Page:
How Global Warming is Affecting Ski Season in the United States

     In the United States, skiing is among the most popular winter sports. However, the number of active ski participants has been declining. There are many factors supporting this decline. Some being the Covid-19 pandemic, increased prices, and even shorter ski seasons due to global warming.

     This gradual increase in earth’s temperatures is generally due to the greenhouse effect caused by increased levels of carbon dioxide, CFCs, and other pollutants. While being observed over the past two centuries, global warming still remains quite controversial. Although, scientists have documented data which does prove that earth’s temperatures continue to rise. These warmer temperatures have not only led to the lack of snow in mountain areas but has also proven an increase in the melting of glaciers which has led to increased sea levels.

     According to a 2016 study published in the Journal of Climate and based on data from the federally funded North American Reginal Climate Change Assessment Program, “by midcentury, the U.S. could see 90 fewer days below freezing each year.” “Nearly all ski areas in the U.S. are projected to have at least a 50% shorter season by 2050,” according to a 2017 study funded by the Environmental Protection Agency and published in the Global Environmental Change journal. With a shorter ski season, resorts will have to delay openings and find other ways to prevent their yearly revenue from plummeting.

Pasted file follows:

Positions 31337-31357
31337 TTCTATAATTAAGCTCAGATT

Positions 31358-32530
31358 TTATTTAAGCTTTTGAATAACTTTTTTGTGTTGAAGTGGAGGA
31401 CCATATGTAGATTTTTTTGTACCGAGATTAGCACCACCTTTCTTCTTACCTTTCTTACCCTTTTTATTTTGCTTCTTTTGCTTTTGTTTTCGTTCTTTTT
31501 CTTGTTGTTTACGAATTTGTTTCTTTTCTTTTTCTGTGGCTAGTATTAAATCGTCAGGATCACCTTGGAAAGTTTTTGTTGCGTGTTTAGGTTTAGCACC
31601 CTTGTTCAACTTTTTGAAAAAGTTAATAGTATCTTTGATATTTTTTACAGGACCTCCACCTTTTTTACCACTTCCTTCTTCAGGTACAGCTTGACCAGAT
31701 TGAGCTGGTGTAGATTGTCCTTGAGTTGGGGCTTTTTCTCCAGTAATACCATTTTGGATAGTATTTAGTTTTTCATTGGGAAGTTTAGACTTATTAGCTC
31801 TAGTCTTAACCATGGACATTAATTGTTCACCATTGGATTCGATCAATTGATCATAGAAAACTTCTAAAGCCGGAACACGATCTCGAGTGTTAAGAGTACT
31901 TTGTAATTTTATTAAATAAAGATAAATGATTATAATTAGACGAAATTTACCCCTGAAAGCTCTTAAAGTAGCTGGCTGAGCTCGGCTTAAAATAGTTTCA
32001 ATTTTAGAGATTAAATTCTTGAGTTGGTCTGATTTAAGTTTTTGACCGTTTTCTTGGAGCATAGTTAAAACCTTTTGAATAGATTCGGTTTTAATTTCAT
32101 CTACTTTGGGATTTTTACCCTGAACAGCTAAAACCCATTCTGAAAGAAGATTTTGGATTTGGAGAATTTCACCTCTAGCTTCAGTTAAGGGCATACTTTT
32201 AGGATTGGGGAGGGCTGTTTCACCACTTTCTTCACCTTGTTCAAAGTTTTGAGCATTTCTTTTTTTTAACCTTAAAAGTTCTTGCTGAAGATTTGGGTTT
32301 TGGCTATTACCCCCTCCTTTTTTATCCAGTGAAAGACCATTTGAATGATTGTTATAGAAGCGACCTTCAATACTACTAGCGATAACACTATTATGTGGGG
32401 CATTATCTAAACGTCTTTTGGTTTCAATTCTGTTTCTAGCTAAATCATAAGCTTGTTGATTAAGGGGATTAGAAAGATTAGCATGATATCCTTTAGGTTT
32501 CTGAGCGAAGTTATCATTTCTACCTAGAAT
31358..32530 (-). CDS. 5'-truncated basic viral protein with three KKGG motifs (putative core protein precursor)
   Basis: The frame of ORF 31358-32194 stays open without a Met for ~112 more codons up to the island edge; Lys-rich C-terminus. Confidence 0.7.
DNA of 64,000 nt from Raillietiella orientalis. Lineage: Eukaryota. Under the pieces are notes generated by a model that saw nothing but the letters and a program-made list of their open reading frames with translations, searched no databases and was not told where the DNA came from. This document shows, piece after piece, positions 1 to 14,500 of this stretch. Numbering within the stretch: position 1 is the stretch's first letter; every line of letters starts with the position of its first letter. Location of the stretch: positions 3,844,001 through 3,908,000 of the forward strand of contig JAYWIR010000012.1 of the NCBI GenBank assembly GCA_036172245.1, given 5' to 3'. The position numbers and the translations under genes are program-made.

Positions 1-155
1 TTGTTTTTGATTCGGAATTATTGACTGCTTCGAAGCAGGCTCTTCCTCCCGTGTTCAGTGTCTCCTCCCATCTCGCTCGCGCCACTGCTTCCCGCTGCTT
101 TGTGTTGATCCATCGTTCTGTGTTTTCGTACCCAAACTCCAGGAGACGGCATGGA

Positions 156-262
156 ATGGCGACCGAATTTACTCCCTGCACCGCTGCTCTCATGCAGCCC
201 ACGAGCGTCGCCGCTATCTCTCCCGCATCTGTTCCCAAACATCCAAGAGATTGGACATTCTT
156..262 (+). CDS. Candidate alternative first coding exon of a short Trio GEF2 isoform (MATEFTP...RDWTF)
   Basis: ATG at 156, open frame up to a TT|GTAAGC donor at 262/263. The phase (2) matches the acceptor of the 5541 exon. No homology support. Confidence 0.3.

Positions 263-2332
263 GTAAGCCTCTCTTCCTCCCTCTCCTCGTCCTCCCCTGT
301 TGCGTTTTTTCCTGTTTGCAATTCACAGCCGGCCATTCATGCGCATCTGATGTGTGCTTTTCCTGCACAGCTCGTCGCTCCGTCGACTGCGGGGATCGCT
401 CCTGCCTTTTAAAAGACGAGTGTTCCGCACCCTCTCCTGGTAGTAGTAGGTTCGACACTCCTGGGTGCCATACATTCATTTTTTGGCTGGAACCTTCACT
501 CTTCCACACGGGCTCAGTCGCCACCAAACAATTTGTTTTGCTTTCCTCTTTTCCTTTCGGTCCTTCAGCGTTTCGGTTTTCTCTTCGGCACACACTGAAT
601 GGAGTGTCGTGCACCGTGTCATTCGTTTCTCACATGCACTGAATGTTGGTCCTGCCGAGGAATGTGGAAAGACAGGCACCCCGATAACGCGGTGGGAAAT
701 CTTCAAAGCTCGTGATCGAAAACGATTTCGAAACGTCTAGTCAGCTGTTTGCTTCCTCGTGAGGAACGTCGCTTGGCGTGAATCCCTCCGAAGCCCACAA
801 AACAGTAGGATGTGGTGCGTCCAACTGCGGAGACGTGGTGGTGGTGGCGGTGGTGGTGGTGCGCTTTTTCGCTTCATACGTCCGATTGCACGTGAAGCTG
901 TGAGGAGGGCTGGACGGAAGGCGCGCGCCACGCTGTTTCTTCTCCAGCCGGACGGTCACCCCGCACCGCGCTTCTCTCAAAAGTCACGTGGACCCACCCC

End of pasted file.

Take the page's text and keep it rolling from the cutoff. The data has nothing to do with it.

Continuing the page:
“Most people ski during holiday breaks such as Thanksgiving, Christmas, or New Year’s. The warmer weather is delaying ski resort openings which is decreasing the amount of skiers every year from what I have seen,” said Lauren Zulick ’25.

     Rising temperatures and low snow years between 1999 and 2010 have cost ski areas over $1 billion in revenue, according to a 2012 analysis commissioned by the nonprofits Protect Our Winters and the Natural Resources Defense Council. And, according to studies at Colorado State University and University of New Hampshire, snow sports tourism, including skiing and snowboarding, contributes 20 billion dollars to the U.S. economy each year.

     Arapaho Basin, a hill just down the road from Keystone in Colorado has felt the effects of climate change. Their East Wall with a summit elevation of 13,050 feet is one of the highest in-bounds skiable terrain in North America. Because of their high elevation and north-to-northeast face there is a very short window for skiers and snowboarders. Unfortunately, due to the warming temperatures, the wall opens later in the season every year. “It’s sad whenever I visit and see that the wall is never open. My dad and I always talk about it, but there is never a right opportunity to ski it because there is no snow,” Olivia Gray said who is a frequent visitor to A-Basin.

     Even though ski resorts are open, under half of skiable terrain is available due to poor snowmaking conditions and mild temperatures. “I noticed while I was skiing that the runs did not have as much snow as they have in the past. Many runs were closed because the snow makers were in use because of the lack of snow,” Rankin Holman ’24 said.

     Global warming has counteracted ski season, but with all the high-tech technology and advancement in the U.S. today, scientist and engineers have found that natural snow is not the only way to keep ski resorts open. Now, most ski areas have snow guns producing snow 24/7 onto the slopes. Snow-making technologies could eliminate skiers’ burden of rising temperatures. Ski areas are also reducing their carbon footprint by switching to cleaner energy sources due to climate change.

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